Veterans news update for Sept. 16

Veterans news update for Sept. 16

VA lacks understanding of civilian adjustment, finds GAO (Fierce Government)
Although the Veterans Affairs Department lists veteran wellness and economic security as a strategic objective, the department lacks information to assess its ability to meet that goal, finds a Sept. 10 Government Accountability Office report. Veterans readjusting to civilian life often face employment challenges, relationship difficulties, homelessness or substance abuse, say auditors who drew their conclusions from interviews, discussion groups and studies. But the VA has limited and incomplete data on these challenges.

House GOP: VA interfered with with IG’s report (Politico)
Congressional Republicans are accusing the Department of Veterans Affairs of influencing an independent review of whether delayed health care resulted in the deaths of nearly three dozen patients. The VA’s inspector general released a report last month that said investigators could not “conclusively” link the deaths of 40 veterans to long wait times plaguing the agency. That shocked many Republican lawmakers, who say there’s no question that the two issues are connected.

VA supervisor made her employees renovate her house, used government money to do it (Daily Caller)
A former Veterans Affairs supervisor has been sentenced for stealing up to $20,000 of government property, a recent Justice Department release announced. From 2010 to 2013, 48-year-old Venita Godfrey-Scott directed her employees to use materials and supplies intended for VA medical center upkeep on her own house. These taxpayer-funded home improvement projects included “a deck in her backyard, carpet installation, and various kitchen, bathroom and basement improvements.” She also instructed employees to buy other necessary materials with her government-issued credit card, and had them work on these projects during normal work hours, when they were being paid by the VA.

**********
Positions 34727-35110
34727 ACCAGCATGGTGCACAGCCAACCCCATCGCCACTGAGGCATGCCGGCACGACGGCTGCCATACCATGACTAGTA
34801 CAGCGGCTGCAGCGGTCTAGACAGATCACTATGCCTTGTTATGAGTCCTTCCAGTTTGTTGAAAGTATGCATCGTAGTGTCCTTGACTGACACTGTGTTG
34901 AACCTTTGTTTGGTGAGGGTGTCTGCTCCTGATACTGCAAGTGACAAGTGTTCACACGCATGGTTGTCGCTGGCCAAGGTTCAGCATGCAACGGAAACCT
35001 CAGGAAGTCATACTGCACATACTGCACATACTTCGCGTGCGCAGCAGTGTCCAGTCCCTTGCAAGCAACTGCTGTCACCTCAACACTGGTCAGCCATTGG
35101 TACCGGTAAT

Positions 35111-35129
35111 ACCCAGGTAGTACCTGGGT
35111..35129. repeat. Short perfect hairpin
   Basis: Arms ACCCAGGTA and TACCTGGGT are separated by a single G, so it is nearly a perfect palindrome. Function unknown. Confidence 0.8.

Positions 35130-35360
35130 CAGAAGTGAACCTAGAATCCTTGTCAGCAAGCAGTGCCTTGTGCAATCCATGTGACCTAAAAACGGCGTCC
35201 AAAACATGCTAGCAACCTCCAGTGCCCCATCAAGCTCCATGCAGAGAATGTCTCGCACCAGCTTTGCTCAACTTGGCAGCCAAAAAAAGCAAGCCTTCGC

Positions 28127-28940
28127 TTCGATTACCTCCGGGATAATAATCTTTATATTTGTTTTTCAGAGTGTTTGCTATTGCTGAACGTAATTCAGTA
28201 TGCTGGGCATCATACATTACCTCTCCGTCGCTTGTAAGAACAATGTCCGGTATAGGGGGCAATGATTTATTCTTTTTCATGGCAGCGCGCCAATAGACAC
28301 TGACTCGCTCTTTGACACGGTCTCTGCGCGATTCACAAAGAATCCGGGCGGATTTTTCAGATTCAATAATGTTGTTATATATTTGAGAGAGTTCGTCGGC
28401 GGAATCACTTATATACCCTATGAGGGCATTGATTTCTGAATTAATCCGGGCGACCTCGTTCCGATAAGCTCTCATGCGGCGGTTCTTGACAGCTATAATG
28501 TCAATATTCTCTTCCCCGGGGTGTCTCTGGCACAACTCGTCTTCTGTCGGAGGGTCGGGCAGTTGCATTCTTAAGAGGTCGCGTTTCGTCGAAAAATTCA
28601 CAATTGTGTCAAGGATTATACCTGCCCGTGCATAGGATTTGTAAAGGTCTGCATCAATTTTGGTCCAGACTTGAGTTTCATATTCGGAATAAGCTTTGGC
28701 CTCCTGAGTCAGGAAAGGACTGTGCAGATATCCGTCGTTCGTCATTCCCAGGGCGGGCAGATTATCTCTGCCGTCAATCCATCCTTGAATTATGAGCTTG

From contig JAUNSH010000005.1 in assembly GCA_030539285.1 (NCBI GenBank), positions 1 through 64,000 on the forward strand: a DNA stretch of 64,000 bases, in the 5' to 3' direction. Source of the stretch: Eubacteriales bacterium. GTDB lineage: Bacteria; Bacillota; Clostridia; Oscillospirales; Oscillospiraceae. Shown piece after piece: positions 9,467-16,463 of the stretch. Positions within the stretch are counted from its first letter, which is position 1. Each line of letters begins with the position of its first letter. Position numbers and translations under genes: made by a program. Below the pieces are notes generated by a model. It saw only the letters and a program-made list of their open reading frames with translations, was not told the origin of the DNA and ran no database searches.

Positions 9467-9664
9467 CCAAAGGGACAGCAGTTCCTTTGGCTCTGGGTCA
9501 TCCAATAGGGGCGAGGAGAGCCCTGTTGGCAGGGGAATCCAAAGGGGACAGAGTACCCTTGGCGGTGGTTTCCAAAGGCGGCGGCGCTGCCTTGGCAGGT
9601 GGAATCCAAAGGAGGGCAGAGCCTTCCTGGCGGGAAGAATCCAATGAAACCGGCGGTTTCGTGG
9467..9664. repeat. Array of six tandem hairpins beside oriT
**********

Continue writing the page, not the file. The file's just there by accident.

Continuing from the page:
Two U.S. soldiers receive Medal of Honor, decades after heroism (Washington Post)
Retired Command Sgt. Maj. Bennie G. Adkins stood ramrod straight as President Obama draped the Medal of Honor around his neck at the White House. It had been nearly five decades since he led Special Forces soldiers through a bloody ordeal that spanned a week in March 1966, but he still wore a crisp Army uniform, and saluted after receiving the nation’s top award for combat valor. Adkins, 80, was one of two Vietnam War soldiers awarded the Medal of Honor in a ceremony at the White House. The other went to the family of Spec. Donald P. Sloat, who was killed on Jan. 17, 1970, while shielding a grenade to protect his fellow soldiers. He was just short of his 21st birthday. The decision to award the medal to the soldiers so many years after the fact required special congressional approval.

A healing house for hurting veterans (Philadelphia Daily News)
Twenty male vets and five female vets currently call Snyder House their home. What makes this place notable is the way it operates: Each resident tells physicians, nurses, psychologists and other staffers what he or she wants from the stay, which could last up to 45 days. No matter what a veteran is trying to do — cope with post-traumatic stress disorder, find a job or beat a substance-abuse problem – Snyder House caters its programs and services to individual needs.

Oil and gas companies court military veterans as shale boom grows (Pittsburgh Post-Gazette)
John MacZura, an Army infantry veteran, started work a week after graduation. Before receiving his petroleum engineering degree from Penn State in 2013, Mr. MacZura, 30, had already piqued the interest of five or six oil and gas companies. He had job offers from three. He eventually joined Houston-based Cabot Oil and Gas, where he now works as a completions engineer. Finding work in the energy sector isn’t a new concept for veterans, but there has been an increased interest in recent years due to the shale gas boom.

VA secretary vows more changes, higher rates of pay for doctors, nurses (Stars & Stripes)
As part of the effort to eliminate the VA appointment backlog by the end of next year, Veterans Affairs Secretary Bob McDonald said Monday that he plans to increase the range of pay for VA doctors and nurses, among other changes. McDonald has recently started going to medical schools to recruit doctors and nurses himself.